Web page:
Great Divide Brewing Company

Chai Yeti

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75

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99

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Availability:-
IBUSRMOGABV
Serving:-
--9.5
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category-iconBeer Reviews

The Search for Great Divide’s Chai Yeti Leads to More Stout than Spice

December 14, 2018

By Nathan Mattise, December 14, 2018

Denver’s Great Divide Brewing Company’s Yeti has a reputation to match the mythical moniker. That beer—an imperial stout—has earned multiple accolades over the years and has inspired such adoration that an outline of the creature has become a mascot of sorts for the brewer. Perhaps most importantly, the imperial stout has become a base for Great Divide to branch out and experiment with different treatments like the Espresso Yeti. Nowadays every season gets its own a special edition: Chocolate Oak Aged and Vanilla Oak Aged in the spring and summer, followed by Chai and Barrel Aged in the fall and winter.

Appearance

Chai Yeti offers a striking image upon first pour—that foam. The head on this beer looms large, almost like whip cream on top of an over-the-top latte. The beer itself gets darker still, a jet black tone that leaves no doubt a big stout awaits.

Aroma

If chai brings to mind a sweet aromatic experience from your favorite cafe, Chai Yeti bucks that expectation. Malt hits your nose first and foremost, but whiffs of nutmeg and maybe a little chocolate sit in the background. This imperial stout also doesn’t hide its dark and bitter tones.

This will appeal to drinkers who want dark, beer-like beers as opposed to anything bordering on dessert.”

Flavor

Admittedly, I think of chai mostly in those latte terms—a sweet, warming drink to savor. Chai Yeti is not an entirely different experience. This beer has that same umami sensation with a big, creamy mouthfeel. And its maltiness and 9.5% ABV deliver a certain coziness over time. It feels like a beer that will get better as you slowly work your way through the bottle and allow things to warm towards room temperature.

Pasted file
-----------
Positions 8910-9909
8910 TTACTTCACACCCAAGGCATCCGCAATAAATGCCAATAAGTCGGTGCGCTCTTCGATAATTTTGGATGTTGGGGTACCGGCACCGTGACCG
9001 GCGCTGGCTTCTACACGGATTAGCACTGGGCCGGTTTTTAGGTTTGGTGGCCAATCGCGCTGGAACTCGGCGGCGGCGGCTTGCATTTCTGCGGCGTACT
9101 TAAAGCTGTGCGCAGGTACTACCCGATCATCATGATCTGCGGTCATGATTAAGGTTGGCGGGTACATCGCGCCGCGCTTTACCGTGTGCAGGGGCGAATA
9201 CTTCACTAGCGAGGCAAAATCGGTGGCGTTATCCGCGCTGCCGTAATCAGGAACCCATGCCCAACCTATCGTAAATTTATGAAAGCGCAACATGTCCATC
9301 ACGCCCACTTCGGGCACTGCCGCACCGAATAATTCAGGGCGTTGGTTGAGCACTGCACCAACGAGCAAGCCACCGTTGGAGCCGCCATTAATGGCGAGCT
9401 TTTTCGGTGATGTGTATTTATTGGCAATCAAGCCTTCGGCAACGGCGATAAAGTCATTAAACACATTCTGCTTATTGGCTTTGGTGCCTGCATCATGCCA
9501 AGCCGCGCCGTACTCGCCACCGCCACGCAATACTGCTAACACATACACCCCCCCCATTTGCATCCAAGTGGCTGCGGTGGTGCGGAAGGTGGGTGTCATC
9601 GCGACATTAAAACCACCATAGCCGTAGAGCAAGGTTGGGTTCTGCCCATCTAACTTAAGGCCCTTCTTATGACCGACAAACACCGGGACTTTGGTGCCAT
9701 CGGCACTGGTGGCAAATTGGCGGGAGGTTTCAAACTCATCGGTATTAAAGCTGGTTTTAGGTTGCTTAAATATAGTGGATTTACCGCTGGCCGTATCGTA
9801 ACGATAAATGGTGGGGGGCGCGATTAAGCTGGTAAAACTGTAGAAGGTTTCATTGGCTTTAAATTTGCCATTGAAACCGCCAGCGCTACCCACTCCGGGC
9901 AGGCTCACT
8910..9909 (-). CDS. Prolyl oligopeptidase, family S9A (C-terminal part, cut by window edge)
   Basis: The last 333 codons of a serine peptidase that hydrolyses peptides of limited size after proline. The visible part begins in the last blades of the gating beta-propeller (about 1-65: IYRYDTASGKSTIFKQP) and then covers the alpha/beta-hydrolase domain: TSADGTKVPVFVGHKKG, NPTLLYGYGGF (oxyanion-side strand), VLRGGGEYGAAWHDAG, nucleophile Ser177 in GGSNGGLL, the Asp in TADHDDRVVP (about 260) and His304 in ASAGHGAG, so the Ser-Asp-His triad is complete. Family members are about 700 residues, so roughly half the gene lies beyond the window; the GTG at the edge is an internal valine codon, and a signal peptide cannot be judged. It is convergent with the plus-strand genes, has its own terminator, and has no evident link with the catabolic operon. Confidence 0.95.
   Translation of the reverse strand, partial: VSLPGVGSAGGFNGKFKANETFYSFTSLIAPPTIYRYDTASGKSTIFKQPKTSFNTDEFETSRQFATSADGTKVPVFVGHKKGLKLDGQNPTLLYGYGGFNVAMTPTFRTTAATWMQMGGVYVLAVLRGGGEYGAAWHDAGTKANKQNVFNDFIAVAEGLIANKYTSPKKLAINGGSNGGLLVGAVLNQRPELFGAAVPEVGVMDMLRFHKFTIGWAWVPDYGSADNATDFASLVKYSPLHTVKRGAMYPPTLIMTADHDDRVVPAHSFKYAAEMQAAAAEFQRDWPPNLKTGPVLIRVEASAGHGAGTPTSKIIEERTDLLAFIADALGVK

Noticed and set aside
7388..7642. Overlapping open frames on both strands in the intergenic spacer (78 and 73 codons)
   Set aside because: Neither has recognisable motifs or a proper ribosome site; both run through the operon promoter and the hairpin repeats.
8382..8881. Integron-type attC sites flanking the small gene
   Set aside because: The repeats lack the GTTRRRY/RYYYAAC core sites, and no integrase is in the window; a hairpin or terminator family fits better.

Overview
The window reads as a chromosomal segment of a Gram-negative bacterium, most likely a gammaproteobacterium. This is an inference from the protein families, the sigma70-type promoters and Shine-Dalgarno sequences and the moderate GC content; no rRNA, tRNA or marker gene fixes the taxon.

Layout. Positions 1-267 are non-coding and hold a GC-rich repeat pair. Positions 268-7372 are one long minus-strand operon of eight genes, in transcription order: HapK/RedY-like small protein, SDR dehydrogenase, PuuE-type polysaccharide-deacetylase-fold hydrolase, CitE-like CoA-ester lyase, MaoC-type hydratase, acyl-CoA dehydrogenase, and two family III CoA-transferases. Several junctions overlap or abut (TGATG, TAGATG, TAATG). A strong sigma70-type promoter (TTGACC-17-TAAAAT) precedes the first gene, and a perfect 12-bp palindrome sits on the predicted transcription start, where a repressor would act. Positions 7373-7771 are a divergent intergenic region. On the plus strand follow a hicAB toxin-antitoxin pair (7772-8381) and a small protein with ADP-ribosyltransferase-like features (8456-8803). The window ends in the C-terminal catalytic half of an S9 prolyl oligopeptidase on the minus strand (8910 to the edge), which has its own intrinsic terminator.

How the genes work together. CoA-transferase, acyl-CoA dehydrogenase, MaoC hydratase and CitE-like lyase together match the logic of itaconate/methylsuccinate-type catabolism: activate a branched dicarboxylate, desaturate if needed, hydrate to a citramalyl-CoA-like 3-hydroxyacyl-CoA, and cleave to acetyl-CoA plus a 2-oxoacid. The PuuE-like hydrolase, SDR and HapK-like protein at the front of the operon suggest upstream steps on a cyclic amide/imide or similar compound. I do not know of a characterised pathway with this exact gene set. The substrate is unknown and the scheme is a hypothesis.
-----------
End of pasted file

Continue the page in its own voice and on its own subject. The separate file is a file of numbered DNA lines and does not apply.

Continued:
But Chai Yeti ultimately tastes more bitter than anticipated. There are flavors of cream, and a faint bit of cinnamon and nutmeg, but the imperial stoutness really wins out. A bitter aftertaste lingers for a victory lap. This will appeal to drinkers who want dark, beer-like beers as opposed to anything bordering on dessert (though it's easy to see why Great Divide sometimes adds vanilla ice cream to beer floats during Yeti release parties—sounds like a perfect counterbalance).

Overall

Chai Yeti feels like a beer where expectations matter. If you’re browsing through a bottle shop and looking for something dark on the sweeter side, the more common coffee, vanilla, maple, or chocolate stouts will likely satisfy a bit more. But this imperial stout with added spice is still an excellent expression of style—aromatic, full on the tongue, and bitter but in an increasingly pleasant way with each sip.

ZX Ventures, a division within AB InBev, is an investor in October
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